In light of last week's announcement that xTuple released version 2.2 of both its OpenMFG and PostBooks I thought it might be useful to take a look at some of the dynamics of open source within the Enterprise Resource Planning (ERP) marketplace, especially as it relates to the SMB. A conclusive standard bearer from the open source arena has yet to emerge for ERP, where only a handful of technologies (and vendors) have begun to differentiate themselves as viable players. Despite having caught the collective attention of SMBs, it is crucial that vendors in the open source ERP space continue fill out product capabilities without adding complexity. Meanwhile competing enterprise application providers have begun an assault on this long-tail of the market as a source of unmet demand and potential growth.
SMBs with significantly less resources to invest in the implementation but with similar levels of business complexity as compared to larger companies have come to rely on ERP systems that are typically characterized by:
- Brittle customizations: Customizations driven by vertical industry needs often prove inextensible and difficult to upgrade, not to mention expensive.
- A lack of integration: Existing investments tend to remain isolated from ERP systems by barriers of proprietary API's, and non-existent interoperability standards across numerous points-of-integration.
- Limited flexibility: ERP systems without the support of modular architectures prove hard to align with changing best practices and business processes. The result...more expensive customizations.
- Expensive TCO: Costs associated with the maintenance and upgrades over a typical ERP systems lifetime (~10 years) often prove a great deal more expensive than the original cost(s) of acquisition.
Trends and Expectations
A measurement of the value-add for open source ERP offerings like PostBooks depends on how well they can meet the realities of SMBs. Success in this area will be found through adjusting to the trends of SMB ERP adoption. xTuple, Compiere and OpenBravo will continue to find the more notable levels of adoption on the long tail. Therefore, it is critical for these offerings to address:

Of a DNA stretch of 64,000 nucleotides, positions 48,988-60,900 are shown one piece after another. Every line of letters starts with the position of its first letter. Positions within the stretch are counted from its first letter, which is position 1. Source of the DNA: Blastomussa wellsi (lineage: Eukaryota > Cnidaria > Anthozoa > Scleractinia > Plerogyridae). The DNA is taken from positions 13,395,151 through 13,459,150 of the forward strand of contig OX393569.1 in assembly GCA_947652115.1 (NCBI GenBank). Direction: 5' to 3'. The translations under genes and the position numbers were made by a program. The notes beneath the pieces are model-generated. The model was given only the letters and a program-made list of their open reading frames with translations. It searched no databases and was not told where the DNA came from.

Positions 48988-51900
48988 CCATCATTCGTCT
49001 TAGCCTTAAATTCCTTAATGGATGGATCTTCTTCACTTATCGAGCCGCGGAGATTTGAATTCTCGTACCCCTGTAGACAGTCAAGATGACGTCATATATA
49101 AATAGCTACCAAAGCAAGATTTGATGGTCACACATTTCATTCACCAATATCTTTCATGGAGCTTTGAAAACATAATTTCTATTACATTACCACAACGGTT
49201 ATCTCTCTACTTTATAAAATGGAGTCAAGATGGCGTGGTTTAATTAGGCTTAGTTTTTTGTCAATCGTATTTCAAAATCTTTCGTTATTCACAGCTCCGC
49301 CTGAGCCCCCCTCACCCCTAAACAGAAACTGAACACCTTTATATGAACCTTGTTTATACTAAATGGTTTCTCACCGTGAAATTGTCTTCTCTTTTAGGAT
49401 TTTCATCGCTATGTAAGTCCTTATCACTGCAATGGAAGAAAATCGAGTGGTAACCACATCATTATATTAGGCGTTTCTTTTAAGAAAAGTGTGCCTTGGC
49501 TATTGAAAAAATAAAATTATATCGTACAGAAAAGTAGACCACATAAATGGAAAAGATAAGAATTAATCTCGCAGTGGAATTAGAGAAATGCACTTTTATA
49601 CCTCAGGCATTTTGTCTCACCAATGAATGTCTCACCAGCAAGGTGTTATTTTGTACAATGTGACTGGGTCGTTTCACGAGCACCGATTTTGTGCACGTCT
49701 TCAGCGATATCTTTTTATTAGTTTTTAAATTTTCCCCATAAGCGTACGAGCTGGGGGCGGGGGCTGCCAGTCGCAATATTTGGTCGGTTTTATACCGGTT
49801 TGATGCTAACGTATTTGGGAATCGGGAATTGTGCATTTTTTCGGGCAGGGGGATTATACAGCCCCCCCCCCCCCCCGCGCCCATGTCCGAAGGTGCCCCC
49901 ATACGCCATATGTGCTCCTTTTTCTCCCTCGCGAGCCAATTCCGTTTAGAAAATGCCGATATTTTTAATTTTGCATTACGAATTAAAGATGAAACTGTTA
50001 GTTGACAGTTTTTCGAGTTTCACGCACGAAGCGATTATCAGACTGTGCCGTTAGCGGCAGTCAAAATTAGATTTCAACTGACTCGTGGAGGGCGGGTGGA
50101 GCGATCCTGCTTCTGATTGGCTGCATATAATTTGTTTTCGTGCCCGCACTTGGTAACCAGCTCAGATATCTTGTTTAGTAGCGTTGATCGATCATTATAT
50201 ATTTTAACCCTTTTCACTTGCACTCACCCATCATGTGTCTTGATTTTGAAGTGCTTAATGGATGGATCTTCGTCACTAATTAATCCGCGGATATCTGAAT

- The user experience: Improved usability and better role based support better enables third party members of an ecosystem to more easily provide high quality support/training, freeing them to deliver more comprehensive solutions. The end-users benefit from the added self-sufficiency and productivity. Here, an open source community creates a forum for gathering valuable feedback about any needed user experience investments.
- Microsoft Office dependencies: To date, integration with the Microsoft Office suite is still a required consideration. Desktop applications and documents contain a great deal of overlap with enterprise business applications. Previous investments in Microsoft Excel, Outlook and Word (used for financials, time management/scheduling and as the basis of content exchange, respectively) loom large within the SMB sphere.
- Shorter implementation cycles: The typical SMB is in no position to swallow the protracted implementations of ERP deployments. Industry-specific (and general) needs must be considered and met through best practices and rapid deployment methodologies. System integrators must be empowered to deliver offerings without sacrificing deployment quality.
- The continued emergence of "solutioning": It sounds buzz-wordish yet increased focus on SMBs has brought about the emergence of an increasing number of industry-specific verticals, business processes and segments. Accordingly, entire software ecosystems are required to exhibit a higher level of range and narrowed understanding that focuses on the delivery of solutions as opposed to just software. Customers have begun to expect solutions which meet their business needs not just a product to be thrown at their problems.
Simultaneously, Software-as-a-Service (SaaS) is slowly changing entire elements of what is expected from the software delivery process. Through its subscription based pricing model, and as a change agent for the concept of configuration, deployment and maintenance of an ERP system, the notion of categorizing software licenses as an operational expense has become real. Plus, the SaaS dynamic is set to influence the way in which the open source value proposition will play out. Personally, I think we've only witnessed the embryonic stages of the impact that open source will have on this space. It will be interesting to observe how the open source model works for the vendors that utilize it as well as how it affects the competitive balance between them and the Oracle's/SAP's/Microsoft's or between the Intuit's/NetSuite's of the world.